This Majestically Decayed Warehouse Is Incubating New Ideas in Food and Business

Could Ecotrust’s new project be a new asset for Portland’s gastro-entrepreneurs and an example of enlightened capitalism?

By Benjamin Tepler February 2, 2015 Published in the February 2015 issue of Portland Monthly

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Image: Michael Novak

Right now, the dilapidated warehouse stretching a full city block on SE Salmon Street is simply the skeleton of a 96-year-old ironworks, neglected for decades. In 2016, however, the environmental nonprofit Ecotrust plans to turn this cavernous Central Eastside space into an incubator for artisan food businesses, where Oregon-grown crops become new products devised by Portland start-ups sharing production, storage, and distribution facilities. 

As of now, “The Redd on Salmon Street”—the new name refers to the nesting grounds of actual salmon—is largely empty, except for an antique industrial press. As a concept, however, the building and Ecotrust’s dreams for it come laden with promise as a new asset for Portland’s gastro-entrepreneurs and an example of enlightened capitalism. The plan is to execute a sustainability-focused renovation, then seed the facility with businesses that strengthen Portland’s local food sector and its connection to the region’s farmers.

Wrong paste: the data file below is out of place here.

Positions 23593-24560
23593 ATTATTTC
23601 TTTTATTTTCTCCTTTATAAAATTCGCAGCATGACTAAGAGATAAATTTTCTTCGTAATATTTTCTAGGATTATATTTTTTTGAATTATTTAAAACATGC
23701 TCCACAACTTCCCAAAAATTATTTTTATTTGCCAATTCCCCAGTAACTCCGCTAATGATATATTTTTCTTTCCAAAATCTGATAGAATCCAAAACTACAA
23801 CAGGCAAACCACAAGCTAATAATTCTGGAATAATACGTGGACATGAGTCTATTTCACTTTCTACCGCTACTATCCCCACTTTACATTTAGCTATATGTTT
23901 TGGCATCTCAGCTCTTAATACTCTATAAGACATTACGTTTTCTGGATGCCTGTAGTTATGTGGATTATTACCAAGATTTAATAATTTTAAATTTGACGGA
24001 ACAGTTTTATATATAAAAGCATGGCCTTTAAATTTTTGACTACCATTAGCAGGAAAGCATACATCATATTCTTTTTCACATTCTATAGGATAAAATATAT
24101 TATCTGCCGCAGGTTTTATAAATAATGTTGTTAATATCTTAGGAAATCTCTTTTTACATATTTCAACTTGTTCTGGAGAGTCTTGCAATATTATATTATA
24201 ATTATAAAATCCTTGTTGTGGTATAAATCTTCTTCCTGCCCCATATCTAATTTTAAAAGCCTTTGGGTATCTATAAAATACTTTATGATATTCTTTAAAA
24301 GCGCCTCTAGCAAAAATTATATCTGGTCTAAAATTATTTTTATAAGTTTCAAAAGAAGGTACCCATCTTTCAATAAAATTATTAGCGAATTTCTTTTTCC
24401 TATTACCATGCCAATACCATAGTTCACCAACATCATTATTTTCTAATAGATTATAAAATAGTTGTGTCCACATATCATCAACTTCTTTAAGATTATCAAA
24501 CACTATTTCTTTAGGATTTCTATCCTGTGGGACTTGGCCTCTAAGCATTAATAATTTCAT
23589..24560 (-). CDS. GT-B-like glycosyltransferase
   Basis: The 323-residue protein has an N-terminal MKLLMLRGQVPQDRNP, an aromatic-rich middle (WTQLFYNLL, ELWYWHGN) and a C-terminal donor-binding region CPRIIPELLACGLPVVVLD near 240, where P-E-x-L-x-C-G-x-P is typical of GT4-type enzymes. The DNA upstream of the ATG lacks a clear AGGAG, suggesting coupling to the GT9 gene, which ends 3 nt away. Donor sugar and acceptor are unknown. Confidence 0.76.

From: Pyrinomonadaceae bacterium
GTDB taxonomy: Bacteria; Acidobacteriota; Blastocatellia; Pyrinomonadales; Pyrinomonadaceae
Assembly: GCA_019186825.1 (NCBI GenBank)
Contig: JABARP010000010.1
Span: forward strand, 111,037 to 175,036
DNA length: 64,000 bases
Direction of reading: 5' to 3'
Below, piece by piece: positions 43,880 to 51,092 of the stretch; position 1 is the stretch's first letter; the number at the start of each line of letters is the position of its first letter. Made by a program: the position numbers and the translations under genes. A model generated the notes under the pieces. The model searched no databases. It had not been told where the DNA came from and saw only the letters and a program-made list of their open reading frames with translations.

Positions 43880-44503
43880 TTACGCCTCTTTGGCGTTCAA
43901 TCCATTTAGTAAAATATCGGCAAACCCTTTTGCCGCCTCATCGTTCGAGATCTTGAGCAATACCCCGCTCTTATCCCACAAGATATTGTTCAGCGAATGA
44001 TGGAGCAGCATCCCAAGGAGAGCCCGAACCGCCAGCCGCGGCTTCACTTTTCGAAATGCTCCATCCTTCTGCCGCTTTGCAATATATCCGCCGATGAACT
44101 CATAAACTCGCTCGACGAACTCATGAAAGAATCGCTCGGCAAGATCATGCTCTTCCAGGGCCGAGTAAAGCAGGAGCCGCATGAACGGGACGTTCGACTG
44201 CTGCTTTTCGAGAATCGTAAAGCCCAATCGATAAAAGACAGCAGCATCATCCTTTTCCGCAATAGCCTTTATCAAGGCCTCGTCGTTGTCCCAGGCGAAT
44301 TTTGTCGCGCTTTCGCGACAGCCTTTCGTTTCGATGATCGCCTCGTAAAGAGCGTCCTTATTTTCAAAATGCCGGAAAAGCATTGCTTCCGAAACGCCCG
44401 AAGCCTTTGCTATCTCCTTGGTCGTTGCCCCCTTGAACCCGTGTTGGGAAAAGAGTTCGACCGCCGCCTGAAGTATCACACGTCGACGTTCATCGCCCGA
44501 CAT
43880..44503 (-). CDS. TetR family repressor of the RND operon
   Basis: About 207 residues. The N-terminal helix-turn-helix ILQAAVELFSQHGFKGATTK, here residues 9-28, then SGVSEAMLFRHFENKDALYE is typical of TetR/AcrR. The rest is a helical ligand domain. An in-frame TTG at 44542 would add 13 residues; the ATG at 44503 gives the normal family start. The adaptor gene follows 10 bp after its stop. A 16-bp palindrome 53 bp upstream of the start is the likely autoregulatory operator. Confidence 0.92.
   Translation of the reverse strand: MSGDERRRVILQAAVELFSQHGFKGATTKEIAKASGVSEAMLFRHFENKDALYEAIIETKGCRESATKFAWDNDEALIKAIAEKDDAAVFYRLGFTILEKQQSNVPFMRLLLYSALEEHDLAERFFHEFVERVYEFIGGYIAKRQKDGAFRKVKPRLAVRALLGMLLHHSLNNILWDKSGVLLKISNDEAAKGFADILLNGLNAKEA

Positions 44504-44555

According to Nathan Kadish, director of investing at Portland-based Ecotrust, the remodeled incubator would add a sustainability focus to Portland’s already robust cluster of food labs and start-ups. “Oregon State’s Food Innovation Center has tremendous resources,” Kadish says of the OSU development lab on NW Naito Parkway, “but we want to make the Redd a destination to talk about the food system as a whole, not just artisan food products.”

That vision speaks to a larger concept: “impact investing,” a strategy that weighs social and environmental returns along with profit. The idea is not new; Ecotrust itself, for example, has created for-profit spin-offs in sustainable timber and ocean management. However, the  model has long been synonymous with somewhat anemic returns. 

“People started thinking of impact investing as what you do with the 5 percent of your portfolio you talk about at a cocktail party,” Kadish says. He and Ecotrust want to change that by factoring environmental uncertainty into investors’ thinking.

“Our investments might make 2 or 3 percent less over the short term,” he explains. “But with future carbon taxes, investments in forests and farmlands will eventually crush industrial benchmarks. With water scarcity, a green building is going to pay off for itself exponentially, 10 to 15 years down the road.”

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